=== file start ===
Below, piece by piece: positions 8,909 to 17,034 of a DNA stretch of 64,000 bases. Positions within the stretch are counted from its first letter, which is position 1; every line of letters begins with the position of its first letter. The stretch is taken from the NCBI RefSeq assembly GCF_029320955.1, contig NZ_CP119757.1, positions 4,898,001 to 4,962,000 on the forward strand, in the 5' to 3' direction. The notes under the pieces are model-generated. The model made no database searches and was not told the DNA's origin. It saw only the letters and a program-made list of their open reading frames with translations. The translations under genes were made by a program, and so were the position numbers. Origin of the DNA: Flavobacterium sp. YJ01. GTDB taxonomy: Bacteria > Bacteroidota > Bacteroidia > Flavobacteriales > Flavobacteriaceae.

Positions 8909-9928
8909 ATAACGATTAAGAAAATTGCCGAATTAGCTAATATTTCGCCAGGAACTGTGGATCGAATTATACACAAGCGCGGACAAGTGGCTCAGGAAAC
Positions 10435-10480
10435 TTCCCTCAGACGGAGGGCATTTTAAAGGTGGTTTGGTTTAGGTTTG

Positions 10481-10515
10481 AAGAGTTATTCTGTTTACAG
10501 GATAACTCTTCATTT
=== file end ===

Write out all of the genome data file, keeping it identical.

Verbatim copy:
Below, piece by piece: positions 8,909 to 17,034 of a DNA stretch of 64,000 bases. Positions within the stretch are counted from its first letter, which is position 1; every line of letters begins with the position of its first letter. The stretch is taken from the NCBI RefSeq assembly GCF_029320955.1, contig NZ_CP119757.1, positions 4,898,001 to 4,962,000 on the forward strand, in the 5' to 3' direction. The notes under the pieces are model-generated. The model made no database searches and was not told the DNA's origin. It saw only the letters and a program-made list of their open reading frames with translations. The translations under genes were made by a program, and so were the position numbers. Origin of the DNA: Flavobacterium sp. YJ01. GTDB taxonomy: Bacteria > Bacteroidota > Bacteroidia > Flavobacteriales > Flavobacteriaceae.

Positions 8909-9928
8909 ATAACGATTAAGAAAATTGCCGAATTAGCTAATATTTCGCCAGGAACTGTGGATCGAATTATACACAAGCGCGGACAAGTGGCTCAGGAAAC
Positions 10435-10480
10435 TTCCCTCAGACGGAGGGCATTTTAAAGGTGGTTTGGTTTAGGTTTG

Positions 10481-10515
10481 AAGAGTTATTCTGTTTACAG
10501 GATAACTCTTCATTT